Startup Disk Creator
Startup Disk Creator, as the name suggests, is an application for creating “startup disks” or “bootable disks” that can be run in live mode. This application ships by default in Ubuntu and some of its variants. The process for creating a new bootable drive using Startup Disk Creator is pretty straight forward: you have to launch the application, select the ISO image, select the USB drive and then have to click on the “Make Startup Disk” button. The process may take some to finish, depending on the read / write speeds of the external drive and size of the ISO image. Note that all data on the external drive will be wiped out during creation of the bootable drive.
In case Startup Disk Creator is not installed by default on your Ubuntu system, you can install it by running the command mentioned below:
If you are using Kubuntu or other Ubuntu derivatives using KDE as the default desktop environment, you can use the KDE variant instead:
Etcher or balenaEtcher is a cross platform and open source application that can be used to flash ISO images of various Linux distributions. Created using technologies like Electron and TypeScript, Etcher can verify contents of external drives after flashing to ensure that these drives work properly on the next boot. Etcher features a minimalistic interface without much clutter.
You can download the Etcher “AppImage” executable file that can be used on all major Linux distributions from here. Other installable packages are also available on the same page.
UNetbootin is an open source software that allows you to create bootable external drives from ISO images of various Linux distributions. It can also download ISO images directly from the application itself. UNetbootin uses a different approach than other applications mentioned in this article. It extracts the contents of the ISO image to external drives along with some other files needed to make these USB drives bootable. This method is especially useful if you want to copy some files to a USB drive once it has been made bootable. Other apps mentioned in the article may make “read-only” drives from ISO images of certain Linux distributions (Ubuntu for example).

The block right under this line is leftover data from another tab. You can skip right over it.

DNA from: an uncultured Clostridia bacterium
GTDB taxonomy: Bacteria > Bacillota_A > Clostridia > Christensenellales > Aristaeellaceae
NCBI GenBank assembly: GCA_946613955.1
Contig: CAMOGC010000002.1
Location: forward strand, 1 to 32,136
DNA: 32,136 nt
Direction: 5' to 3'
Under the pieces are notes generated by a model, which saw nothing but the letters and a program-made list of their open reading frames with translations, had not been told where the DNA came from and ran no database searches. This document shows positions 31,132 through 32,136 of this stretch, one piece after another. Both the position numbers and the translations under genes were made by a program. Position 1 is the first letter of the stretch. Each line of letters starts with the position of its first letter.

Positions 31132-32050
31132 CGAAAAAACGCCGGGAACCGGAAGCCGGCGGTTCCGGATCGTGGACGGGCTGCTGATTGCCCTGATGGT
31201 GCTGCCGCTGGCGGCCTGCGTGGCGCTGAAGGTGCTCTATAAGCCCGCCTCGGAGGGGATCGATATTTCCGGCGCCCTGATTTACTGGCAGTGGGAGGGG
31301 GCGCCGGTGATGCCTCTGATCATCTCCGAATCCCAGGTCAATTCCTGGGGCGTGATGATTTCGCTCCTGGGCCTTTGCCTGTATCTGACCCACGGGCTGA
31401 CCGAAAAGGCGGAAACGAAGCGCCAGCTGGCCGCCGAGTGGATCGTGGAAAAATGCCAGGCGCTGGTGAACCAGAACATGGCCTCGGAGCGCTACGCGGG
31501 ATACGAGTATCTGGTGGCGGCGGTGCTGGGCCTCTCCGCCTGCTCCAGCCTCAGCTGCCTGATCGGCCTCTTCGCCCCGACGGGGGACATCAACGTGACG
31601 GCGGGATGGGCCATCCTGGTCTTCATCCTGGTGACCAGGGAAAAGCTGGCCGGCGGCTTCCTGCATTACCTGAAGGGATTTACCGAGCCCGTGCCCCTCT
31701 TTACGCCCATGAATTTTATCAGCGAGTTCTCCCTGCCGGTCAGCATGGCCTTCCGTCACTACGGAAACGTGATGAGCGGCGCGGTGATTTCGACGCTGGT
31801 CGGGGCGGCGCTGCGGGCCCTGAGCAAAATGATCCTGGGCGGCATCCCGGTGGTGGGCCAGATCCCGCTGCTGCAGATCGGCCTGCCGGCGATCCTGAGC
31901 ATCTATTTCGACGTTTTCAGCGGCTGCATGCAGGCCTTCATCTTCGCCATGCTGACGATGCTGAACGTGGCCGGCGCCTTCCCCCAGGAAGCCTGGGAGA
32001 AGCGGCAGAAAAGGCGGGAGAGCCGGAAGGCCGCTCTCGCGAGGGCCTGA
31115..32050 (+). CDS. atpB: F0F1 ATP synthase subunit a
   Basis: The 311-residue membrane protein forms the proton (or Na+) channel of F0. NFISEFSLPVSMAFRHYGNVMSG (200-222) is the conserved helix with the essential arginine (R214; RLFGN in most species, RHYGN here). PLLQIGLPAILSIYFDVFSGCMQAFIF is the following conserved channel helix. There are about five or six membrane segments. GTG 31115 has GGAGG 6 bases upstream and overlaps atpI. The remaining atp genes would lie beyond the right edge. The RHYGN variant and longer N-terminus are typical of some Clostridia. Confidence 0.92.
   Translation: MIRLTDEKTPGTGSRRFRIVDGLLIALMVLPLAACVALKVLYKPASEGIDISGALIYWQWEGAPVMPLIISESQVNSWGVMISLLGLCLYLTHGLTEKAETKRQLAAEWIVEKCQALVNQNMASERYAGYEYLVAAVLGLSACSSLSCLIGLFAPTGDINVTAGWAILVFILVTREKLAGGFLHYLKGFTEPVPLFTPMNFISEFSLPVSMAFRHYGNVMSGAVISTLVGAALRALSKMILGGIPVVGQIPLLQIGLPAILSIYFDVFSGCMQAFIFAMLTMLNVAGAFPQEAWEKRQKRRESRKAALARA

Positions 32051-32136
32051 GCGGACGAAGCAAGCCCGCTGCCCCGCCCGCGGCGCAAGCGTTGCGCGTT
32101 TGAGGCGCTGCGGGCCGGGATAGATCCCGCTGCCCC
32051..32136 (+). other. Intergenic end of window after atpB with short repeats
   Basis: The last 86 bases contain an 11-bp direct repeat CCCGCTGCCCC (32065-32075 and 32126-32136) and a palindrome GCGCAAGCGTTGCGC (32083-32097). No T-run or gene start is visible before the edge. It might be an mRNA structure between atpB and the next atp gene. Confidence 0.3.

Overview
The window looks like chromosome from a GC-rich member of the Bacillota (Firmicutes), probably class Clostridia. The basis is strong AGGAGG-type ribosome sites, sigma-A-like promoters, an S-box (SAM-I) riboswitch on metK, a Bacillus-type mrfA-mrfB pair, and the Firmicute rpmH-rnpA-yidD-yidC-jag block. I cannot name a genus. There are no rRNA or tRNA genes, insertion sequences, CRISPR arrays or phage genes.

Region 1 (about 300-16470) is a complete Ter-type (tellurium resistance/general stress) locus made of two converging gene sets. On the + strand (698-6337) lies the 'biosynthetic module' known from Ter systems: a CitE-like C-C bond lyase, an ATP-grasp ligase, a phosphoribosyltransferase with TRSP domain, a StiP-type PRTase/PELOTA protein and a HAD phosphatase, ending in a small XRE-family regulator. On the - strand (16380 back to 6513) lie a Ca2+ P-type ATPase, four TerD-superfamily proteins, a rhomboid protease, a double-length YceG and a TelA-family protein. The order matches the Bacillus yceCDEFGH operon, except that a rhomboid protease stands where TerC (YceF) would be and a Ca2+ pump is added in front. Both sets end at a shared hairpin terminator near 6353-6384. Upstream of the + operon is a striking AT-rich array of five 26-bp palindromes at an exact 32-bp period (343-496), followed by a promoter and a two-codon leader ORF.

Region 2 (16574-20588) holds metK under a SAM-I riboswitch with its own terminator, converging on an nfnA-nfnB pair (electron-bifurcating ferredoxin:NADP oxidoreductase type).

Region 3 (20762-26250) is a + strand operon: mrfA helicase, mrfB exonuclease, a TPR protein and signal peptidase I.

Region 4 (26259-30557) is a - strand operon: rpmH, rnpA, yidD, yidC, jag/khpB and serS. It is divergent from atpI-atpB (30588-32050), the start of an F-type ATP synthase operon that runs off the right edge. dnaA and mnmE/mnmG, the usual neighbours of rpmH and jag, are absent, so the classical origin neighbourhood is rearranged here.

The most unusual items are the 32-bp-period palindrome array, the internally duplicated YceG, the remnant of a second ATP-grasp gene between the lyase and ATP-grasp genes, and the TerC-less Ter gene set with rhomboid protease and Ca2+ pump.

You can download the UNetbootin executable binary that can be used on all Linux distributions from here.
Run the following commands to launch UNetbootin:
$ sudo ./unetbootin-linux64-700.bin
Note that UNetbootin shows an option to reserve space for persistent storage, but it didn’t work in my testing.
DD command can copy and convert files on Linux systems. You can use it to transfer files on any connected storage drive, internal or external. DD command is commonly used to copy ISO image files and create bootable USB disks. DD command is available by default on all major Linux distributions.
To create a bootable live USB disk by using DD command, first you have to find out the identifier for your external drive. You can do so by running the command below:
Once you have the identifier for your external drive, run the command below by replacing “/dev/sdX” with the identifier you found in the step above (also change the path to ISO image file). Be extra careful when supplying the identifier, you don’t want to wipe out a wrong storage drive.
Wait for the process to finish, then safely remove the drive from the file manager.
These are some of the tried and tested methods to reliably create bootable live USB drives. These methods do not create persistent drives where all changes made in a live session are stored and saved just like on a full installation. Creating persistent drive is a bit complex process and a separate topic altogether.